How to Maintain Competitive Intelligence Visibility through Communication
Great companies that walk the talk understand the value of symbolism and storytelling. They don’t just say that they value competitive intelligence; they demonstrate it in a meaningful way. If your organization views CI as a key factor in its future success, leadership must have a clear plan for using symbolism and storytelling to ingrain CI’s value in the DNA of the company.
How to use your sponsors to elevate your competitive intelligence communication
The first rule in credibility is that you never publicize your own accomplishments. Instead, you let others to do it. That’s where your internal sponsors come in. Here are the keys to making sure those folks do what you need them to do:
Serve your sponsors. Provide exceptional service and information.
Orient your sponsors. During your periodic visits with your sponsors, make sure they understand the importance of their role in publicizing some of the CI wins that you helped them achieve.
Return the favor. Make sure you publicize your sponsors for their role in helping you capture and analyze intelligence.
Always focus on team. In CI, sustainable success is the result of a team approach. For example, your sales people are invaluable resources for gathering CI. Publicly saluting individuals for their contributions reinforces their commitment to your mission.
How to expand the competitive intelligence communication circle
As the CI team becomes firmly established in an organization, it often becomes the point person for issues that involve more than one department or function in the organization. In some cases, a department manager may not know that someone in another department has the skills or knowledge that can help her solve a problem or deal with a particular issue.
By establishing close relationships with everyone in the organization, you may find yourself uniquely qualified to refer people to one another and expand the communication circle. Just make sure you don’t step on any toes in the process. Here’s an approach that’s safe:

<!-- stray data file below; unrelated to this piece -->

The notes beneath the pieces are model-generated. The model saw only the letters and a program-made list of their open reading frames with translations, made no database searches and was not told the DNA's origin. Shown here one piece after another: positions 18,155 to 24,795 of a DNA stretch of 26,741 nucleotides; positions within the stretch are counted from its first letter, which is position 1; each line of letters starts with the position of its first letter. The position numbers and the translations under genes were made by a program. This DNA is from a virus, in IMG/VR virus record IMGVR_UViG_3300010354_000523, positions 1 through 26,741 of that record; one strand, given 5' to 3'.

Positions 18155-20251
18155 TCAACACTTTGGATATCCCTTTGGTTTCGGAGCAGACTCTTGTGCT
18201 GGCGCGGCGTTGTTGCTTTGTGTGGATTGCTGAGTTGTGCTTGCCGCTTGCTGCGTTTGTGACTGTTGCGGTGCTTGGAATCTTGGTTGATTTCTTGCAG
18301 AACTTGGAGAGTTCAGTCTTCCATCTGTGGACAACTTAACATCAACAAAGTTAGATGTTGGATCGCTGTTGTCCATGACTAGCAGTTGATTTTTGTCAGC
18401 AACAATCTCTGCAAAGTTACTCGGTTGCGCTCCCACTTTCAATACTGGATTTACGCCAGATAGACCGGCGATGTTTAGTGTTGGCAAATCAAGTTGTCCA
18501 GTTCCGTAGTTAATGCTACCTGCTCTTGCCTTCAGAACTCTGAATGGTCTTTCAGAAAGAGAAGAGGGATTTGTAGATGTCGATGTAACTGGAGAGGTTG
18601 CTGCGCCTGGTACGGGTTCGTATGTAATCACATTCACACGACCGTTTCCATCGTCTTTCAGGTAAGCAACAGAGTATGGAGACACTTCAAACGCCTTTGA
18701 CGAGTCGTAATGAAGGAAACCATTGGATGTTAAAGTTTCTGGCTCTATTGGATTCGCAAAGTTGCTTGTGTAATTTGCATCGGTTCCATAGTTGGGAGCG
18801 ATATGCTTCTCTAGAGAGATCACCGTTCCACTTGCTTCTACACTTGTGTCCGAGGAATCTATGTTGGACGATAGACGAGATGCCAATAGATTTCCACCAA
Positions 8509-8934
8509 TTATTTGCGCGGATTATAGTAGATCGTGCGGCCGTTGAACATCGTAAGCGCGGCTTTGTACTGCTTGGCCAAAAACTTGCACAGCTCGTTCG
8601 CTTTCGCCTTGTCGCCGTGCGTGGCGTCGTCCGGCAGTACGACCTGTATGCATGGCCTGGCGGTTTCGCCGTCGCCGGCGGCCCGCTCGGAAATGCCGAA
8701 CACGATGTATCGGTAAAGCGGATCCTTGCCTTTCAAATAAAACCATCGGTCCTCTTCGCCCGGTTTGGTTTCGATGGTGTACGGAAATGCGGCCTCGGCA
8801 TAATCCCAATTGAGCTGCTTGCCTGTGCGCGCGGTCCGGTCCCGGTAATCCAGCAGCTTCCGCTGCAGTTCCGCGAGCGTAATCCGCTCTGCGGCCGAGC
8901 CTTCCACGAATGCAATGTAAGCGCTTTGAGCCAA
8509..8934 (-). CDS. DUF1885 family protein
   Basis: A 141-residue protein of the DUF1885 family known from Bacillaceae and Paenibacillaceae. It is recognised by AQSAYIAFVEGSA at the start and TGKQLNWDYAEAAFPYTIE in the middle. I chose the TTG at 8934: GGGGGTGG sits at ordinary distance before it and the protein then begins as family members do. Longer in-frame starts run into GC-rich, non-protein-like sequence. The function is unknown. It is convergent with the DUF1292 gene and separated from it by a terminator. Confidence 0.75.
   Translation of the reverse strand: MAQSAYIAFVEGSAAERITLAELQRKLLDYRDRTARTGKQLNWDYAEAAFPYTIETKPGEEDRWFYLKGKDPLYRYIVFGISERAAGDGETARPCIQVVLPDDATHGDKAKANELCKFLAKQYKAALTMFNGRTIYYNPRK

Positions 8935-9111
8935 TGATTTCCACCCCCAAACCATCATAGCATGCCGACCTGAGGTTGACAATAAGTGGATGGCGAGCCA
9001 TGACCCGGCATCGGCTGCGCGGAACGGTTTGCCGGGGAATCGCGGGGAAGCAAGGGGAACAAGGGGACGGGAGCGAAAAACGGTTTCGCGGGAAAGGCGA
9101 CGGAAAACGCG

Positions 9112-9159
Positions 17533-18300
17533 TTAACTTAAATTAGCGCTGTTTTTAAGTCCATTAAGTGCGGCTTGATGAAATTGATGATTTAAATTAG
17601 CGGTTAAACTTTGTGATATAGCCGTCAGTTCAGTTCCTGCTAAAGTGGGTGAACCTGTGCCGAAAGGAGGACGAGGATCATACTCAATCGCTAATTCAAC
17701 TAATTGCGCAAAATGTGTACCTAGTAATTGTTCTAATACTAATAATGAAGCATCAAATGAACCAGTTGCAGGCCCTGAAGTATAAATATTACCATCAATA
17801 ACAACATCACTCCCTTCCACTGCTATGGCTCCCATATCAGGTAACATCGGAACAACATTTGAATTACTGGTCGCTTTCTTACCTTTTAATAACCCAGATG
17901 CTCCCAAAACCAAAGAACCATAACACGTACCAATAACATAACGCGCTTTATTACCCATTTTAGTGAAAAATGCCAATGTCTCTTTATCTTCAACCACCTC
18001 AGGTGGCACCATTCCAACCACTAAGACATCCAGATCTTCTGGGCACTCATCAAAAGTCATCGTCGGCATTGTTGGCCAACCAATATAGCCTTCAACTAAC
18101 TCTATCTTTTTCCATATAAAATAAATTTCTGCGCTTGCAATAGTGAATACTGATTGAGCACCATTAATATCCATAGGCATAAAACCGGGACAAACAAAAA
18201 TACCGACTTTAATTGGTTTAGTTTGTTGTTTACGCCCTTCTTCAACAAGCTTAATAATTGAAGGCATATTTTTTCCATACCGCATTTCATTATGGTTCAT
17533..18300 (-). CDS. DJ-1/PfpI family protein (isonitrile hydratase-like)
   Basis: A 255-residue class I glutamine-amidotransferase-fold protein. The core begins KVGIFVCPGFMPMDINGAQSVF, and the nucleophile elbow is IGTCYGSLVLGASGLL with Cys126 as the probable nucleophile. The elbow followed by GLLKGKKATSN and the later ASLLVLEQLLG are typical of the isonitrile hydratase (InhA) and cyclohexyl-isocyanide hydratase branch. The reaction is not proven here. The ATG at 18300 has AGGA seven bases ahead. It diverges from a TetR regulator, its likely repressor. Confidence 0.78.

If someone needs help and you know of someone inside (or outside) the organization who’s uniquely qualified to provide assistance, ask the person who needs help if you can have the person you know contact her. If she says no, end of story. If she says yes, proceed to Step 2.
Ask the person who’s uniquely qualified to help if she would be willing and able to provide assistance. If the answer is no, let the person who needs help know that the person you thought could help is unable to. If the answer is yes, then proceed to Step 3.
Provide contact information to the person who’s uniquely qualified to help (or serve in some other way to bring the two people together).
In some cases, expanding the communication circle simply means looping another person — perhaps the CEO or other higher-level sponsor — into the conversation you’re having so you have additional input. However, sharing information can sometimes involve political nuances or power struggles that you’re unaware of, so before looping someone in, make sure everyone already in the loop is okay with it.
How to jump on unforeseen opportunities or threats
The CI team is often able to increase its impact by jumping on opportunities or threats it discovered through its research but that nobody else in the organization saw coming. Giving an internal customer an impromptu heads-up lets the person know that you’re covering his back and committed to his success. Here’s a good way to approach unexpected opportunities and unforeseen threats:
Schedule a short meeting with your internal customers who hold a stake in the information for a briefing about the emerging issue.
Use the meeting to convey new information and gauge the level of need or deficiencies in current knowledge that require additional research.
Ask questions to develop an understanding of the timeline/urgency of getting the information back to the internal customer.
Follow up with your internal customers according to the agreed-upon timeline.